In this interview, Aaron Kerner speaks with Takahiko Iimura about the relationship between butoh and film. The discussion focuses specifically on Iimura's films Anma (The Masseurs, 1963) and Rose Color Dance (1965), which feature the legendary Tatsumi Hijikata, founder of butoh. Kerner frames the discussion by noting that there are in effect two different types of “butoh film”; on the one hand, there are films that document, constituting a record of an event, and on the other hand, there are films that integrate butoh elements into the practice of filmmaking itself. Iimura's films fit into this latter category, and he fittingly refers to this practice as “cine-dance.” Over the course of their discussion, Iimura and Kerner talk about the filmmaker's practice and his relationship with Hijikata and many other prominent artists working in the mid-1960s (Yoko Ono, Eikoh Hosoe, Jonas Mekas, Allan Kaprow, Natsuyuki Nakanishi, and Genpei Akasegawa).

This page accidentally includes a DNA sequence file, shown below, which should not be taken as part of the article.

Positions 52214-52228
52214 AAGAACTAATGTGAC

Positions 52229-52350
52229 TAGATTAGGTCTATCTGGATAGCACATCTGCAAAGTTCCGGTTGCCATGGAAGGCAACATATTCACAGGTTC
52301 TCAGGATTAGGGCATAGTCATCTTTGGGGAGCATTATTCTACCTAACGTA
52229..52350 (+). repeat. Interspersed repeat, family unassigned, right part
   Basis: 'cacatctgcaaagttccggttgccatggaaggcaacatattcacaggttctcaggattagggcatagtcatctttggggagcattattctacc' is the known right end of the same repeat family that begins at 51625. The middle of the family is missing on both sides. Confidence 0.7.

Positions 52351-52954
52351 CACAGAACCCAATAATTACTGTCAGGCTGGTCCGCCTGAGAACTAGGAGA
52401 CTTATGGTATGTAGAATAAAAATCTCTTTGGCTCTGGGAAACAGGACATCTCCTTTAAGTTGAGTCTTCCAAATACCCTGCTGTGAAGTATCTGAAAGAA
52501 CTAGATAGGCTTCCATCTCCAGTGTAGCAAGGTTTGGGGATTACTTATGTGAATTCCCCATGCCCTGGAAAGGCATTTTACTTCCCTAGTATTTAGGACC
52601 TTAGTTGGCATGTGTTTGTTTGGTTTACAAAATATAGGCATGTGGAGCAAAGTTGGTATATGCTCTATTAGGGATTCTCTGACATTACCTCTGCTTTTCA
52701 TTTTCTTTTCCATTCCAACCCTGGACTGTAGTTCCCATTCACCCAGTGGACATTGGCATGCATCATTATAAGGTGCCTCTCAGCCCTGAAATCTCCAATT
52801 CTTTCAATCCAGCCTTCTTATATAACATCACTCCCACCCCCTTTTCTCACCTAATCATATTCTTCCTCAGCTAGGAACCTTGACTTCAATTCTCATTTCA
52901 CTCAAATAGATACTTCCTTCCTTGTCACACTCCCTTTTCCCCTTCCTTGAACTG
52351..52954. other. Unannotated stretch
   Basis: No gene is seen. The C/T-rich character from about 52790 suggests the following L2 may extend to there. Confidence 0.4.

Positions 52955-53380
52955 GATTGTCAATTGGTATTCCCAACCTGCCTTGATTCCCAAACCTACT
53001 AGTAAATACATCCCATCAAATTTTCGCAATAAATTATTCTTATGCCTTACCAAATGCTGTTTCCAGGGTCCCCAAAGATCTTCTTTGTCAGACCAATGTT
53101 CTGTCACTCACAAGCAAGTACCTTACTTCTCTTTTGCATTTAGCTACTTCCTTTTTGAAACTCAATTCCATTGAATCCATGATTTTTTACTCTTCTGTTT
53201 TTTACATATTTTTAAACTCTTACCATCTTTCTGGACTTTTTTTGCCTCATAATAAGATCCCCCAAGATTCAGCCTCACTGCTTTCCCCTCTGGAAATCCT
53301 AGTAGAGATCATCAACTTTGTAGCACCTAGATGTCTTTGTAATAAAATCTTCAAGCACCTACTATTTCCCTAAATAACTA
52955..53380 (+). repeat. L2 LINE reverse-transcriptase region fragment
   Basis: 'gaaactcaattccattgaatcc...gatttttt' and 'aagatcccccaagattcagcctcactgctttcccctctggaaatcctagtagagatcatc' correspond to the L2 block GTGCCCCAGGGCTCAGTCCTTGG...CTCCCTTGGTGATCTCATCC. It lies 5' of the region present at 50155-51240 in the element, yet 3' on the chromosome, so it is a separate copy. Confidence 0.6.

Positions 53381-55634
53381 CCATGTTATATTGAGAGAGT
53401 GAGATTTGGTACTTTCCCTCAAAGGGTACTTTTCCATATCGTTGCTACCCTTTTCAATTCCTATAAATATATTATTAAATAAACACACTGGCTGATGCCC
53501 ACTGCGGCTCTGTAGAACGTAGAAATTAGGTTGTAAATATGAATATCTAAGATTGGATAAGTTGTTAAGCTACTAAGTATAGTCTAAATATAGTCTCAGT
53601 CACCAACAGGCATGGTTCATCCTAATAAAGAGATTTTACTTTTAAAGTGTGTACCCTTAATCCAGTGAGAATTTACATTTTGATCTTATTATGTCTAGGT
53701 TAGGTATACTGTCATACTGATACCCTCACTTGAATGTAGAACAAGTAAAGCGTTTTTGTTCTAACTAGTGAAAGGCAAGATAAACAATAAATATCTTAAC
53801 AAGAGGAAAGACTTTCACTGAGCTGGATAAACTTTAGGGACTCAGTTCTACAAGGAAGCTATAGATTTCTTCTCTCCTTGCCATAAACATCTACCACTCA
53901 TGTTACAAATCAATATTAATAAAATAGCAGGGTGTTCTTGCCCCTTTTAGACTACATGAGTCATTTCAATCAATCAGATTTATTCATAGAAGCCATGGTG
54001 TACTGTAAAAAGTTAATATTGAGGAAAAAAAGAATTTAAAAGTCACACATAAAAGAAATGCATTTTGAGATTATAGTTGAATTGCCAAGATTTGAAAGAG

This content is only available as a PDF.
You do not currently have access to this content.